Usually, when a new speaker takes office, they’ve spent years in the leadership or on a House committee assembling a top-flight staff, an extensive political infrastructure and a deep donor network.
Speaker Mike Johnson has a staff of 12. Eight of Johnson’s aides started working for the Louisiana Republican in 2023. He’s raised just $553,000 this year. Compare that to the $16 million former Speaker Kevin McCarthy raised in the third quarter alone.
In Johnson’s previous job, conference vice chair, his main role was scheduling one-minute speeches on the floor and urging members to pen op-eds. Johnson created a contest whereby the best orators and op-ed writers got mini statues of historical figures such as John Adams and Patrick Henry. During football season, Johnson handed out signed footballs.
Johnson was on the periphery of the House GOP leadership for a long time. He served on the Steering Committee, which chooses committee assignments, and attended the Elected Leadership Council meetings. But he never took part in the Daily Management Meeting, the nerve center for the House GOP leadership.
Johnson is about to have a very rude awakening.
The transition from low-level leadership to the speaker is a jump that few — if any — lawmakers make. And it will take time and a lot of effort for Johnson to build an operation that’s up to the job he’s taken on.
We’re going to explore a few dynamics that Johnson will face: The makeup of his own leadership table, his policy operation, political operation and his inner circle.
House GOP leadership. Johnson’s leadership table is filled with Republicans who tried and failed to win the speakership — most notably, Majority Leader Steve Scalise and Majority Whip Tom Emmer.
Scalise and Johnson — both Louisianans — are relatively close. Scalise’s chief of staff, Brett Horton, and Johnson’s chief of staff, Hayden Haynes, are both from Monroe, La., (As is Mehgan Perez-Acosta, chief of staff to Florida GOP Rep. Byron Donalds, another speaker candidate).
As we noted in our Wednesday AM edition — and as Brendan Buck, the former House GOP aide, wrote Wednesday as well — Scalise immediately becomes a more powerful figure in the House with Johnson’s ascension. It’s quite the turn of fortunes for Scalise, whose speaker campaign quickly fizzled out two weeks ago.
In some ways, Johnson’s ascendance could mark the revitalization of Scalise and Republican Conference Chair Elise Stefanik. McCarthy neutered the leadership table, to some degree, when he empowered close allies like Reps. Patrick McHenry (R-N.C.) and Garret Graves (R-La.) as his consiglieres. Johnson is much more likely to turn to other elected leaders for help, according to sources.
There is the potential for drama here. What happens if Republicans lose the majority? Will Scalise drop to minority whip and Johnson take minority leader? All very interesting.
Policy staff. Let’s now turn to policy staff. This may be Johnson’s most pressing concern.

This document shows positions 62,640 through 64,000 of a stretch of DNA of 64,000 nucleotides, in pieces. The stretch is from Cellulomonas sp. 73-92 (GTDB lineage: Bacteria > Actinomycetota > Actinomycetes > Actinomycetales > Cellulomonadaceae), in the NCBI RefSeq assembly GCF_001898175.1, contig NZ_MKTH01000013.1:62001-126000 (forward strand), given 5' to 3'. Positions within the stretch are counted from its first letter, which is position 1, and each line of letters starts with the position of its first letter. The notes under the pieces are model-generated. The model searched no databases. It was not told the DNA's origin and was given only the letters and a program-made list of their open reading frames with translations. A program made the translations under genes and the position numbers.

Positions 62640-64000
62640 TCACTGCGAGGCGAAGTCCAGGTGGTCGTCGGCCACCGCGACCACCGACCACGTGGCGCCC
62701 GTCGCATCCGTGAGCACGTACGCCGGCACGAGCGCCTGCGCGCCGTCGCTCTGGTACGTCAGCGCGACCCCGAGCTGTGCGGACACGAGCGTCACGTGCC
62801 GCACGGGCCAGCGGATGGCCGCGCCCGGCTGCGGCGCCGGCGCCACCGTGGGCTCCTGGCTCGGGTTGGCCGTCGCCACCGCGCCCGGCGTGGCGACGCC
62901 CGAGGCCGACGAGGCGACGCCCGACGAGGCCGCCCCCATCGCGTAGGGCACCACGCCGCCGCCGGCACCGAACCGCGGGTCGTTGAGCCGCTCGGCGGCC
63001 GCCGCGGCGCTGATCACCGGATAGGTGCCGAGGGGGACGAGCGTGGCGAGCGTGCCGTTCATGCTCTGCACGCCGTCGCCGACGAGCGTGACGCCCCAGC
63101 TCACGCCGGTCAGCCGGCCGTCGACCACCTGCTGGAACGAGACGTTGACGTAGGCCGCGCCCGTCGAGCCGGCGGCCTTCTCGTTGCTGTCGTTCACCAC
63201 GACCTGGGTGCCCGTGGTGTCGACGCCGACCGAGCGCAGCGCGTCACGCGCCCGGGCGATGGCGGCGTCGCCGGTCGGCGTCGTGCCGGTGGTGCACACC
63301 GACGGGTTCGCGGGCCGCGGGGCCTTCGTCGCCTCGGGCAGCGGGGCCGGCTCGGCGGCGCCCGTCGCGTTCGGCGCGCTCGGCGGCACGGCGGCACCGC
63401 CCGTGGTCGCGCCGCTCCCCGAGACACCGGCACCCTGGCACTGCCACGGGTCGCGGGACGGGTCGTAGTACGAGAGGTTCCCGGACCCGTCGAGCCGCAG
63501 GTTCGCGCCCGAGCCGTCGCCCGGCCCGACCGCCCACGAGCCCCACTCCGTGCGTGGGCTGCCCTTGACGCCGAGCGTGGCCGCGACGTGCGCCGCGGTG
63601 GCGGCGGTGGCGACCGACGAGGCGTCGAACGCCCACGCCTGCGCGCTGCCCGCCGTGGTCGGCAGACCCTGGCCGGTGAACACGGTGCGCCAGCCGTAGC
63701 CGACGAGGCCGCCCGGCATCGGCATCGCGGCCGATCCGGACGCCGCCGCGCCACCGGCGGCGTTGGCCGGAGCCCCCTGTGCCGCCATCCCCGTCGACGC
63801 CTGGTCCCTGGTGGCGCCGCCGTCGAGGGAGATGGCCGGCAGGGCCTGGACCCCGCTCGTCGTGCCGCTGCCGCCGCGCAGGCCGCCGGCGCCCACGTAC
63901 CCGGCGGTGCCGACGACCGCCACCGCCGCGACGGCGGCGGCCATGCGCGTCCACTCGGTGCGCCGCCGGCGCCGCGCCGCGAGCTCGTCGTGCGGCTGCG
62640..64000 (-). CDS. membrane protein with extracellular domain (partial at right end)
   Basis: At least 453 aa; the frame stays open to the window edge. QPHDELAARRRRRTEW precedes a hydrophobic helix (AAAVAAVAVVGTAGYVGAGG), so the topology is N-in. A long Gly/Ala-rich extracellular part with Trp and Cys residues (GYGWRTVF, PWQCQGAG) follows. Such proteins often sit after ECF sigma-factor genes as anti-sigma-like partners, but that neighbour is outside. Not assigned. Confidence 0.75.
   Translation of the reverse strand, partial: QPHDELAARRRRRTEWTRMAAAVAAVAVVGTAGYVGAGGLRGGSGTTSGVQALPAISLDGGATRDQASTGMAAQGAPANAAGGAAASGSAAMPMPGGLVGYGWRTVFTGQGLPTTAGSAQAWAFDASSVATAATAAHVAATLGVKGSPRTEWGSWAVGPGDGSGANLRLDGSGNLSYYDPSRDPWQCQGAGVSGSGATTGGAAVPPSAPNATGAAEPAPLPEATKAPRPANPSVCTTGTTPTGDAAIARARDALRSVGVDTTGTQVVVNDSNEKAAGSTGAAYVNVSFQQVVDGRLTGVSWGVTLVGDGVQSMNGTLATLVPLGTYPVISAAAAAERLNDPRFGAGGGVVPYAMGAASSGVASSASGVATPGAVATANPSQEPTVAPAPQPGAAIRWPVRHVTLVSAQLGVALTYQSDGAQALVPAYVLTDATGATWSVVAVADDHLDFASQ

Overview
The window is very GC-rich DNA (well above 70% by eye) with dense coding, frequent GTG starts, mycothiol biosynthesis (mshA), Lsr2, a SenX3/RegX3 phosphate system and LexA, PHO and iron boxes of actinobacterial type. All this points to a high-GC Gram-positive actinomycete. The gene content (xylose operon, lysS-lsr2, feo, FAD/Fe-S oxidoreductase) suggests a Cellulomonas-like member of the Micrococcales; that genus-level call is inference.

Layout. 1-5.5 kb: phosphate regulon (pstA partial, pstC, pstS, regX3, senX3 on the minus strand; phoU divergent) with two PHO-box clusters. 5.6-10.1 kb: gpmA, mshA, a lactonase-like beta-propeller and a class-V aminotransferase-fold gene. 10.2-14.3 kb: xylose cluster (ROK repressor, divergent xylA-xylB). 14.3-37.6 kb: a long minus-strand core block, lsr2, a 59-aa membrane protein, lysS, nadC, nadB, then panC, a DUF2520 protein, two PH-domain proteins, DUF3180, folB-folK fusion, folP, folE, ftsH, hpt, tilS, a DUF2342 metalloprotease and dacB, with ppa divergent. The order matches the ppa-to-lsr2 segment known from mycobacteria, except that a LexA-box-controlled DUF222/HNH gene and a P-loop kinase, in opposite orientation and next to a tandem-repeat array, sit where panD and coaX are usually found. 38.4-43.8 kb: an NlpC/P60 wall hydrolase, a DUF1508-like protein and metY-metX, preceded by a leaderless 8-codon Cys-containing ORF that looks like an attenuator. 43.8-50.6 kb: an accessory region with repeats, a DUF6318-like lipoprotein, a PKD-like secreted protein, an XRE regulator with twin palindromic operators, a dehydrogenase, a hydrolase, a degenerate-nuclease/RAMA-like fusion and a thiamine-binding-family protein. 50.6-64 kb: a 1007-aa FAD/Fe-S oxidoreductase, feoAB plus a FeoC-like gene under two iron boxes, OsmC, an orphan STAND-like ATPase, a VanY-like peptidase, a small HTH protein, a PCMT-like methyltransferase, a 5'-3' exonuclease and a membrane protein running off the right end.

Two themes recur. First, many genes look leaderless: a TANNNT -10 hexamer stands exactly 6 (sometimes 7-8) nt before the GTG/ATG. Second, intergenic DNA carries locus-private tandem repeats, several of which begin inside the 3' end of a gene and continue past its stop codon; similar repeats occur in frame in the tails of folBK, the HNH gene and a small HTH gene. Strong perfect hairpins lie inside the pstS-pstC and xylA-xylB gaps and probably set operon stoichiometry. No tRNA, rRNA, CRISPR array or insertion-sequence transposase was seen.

It takes dozens of people to run the speaker’s office. And Johnson doesn’t have that kind of firepower yet.
Johnson told us Wednesday that he has “a staff that I’m bringing in” — meaning some staffers from his personal office. Haynes is likely one of those.
“We’ll be interviewing with a lot of the McCarthy staff — the institutional employees — to work through that and see how many want to stay on,” Johnson added.
The institutional employees Johnson is referring to likely include the House general counsel and sergeant at arms staffers.
But McCarthy has a number of aides that seem likely to get a look from Johnson. Brittan Specht, McCarthy’s policy director, understands the nuances of leadership policy debates and has roots in the Republican Study Committee. Jason Yaworske, McCarthy’s appropriations staffer, is also well respected in the GOP leadership world. He was chief of staff to conservative Rep. Warren Davidson (R-Ohio) for more than two years.
Johnson will have to build out a more extensive communications operation with a television booker — something he doesn’t have at the moment. The new speaker needs a member services team and protocol staffers for foreign dignitaries.
Political operation. Johnson will need a very extensive political operation. McCarthy has several people who work full-time on fundraising. Given the state of Johnson’s political operation — he has just $1.1 million on hand — the Louisiana Republican can barely afford to pay a team of political aides who will demand upwards of $150,000 annually each.
Inner circle. Johnson’s inner circle is incredibly small for a man who has ascended to the speaker’s chair. Outside of his staff, Johnson is close with the House’s Bible-study group. This includes Rep. Cathy McMorris Rodgers (R-Wash.), the Energy and Commerce Committee chair who nominated Johnson for speaker inside the GOP conference.
After asking dozens of sources over the last few days, the only downtown allies that Johnson has are the Heritage Foundation crew and Dan Ziegler, the former RSC executive director who works at Williams and Jensen. Ziegler lobbies for companies such as Eli Lilly, Merck, Novo Nordisk, Phrma and the News Media Alliance.
— Jake Sherman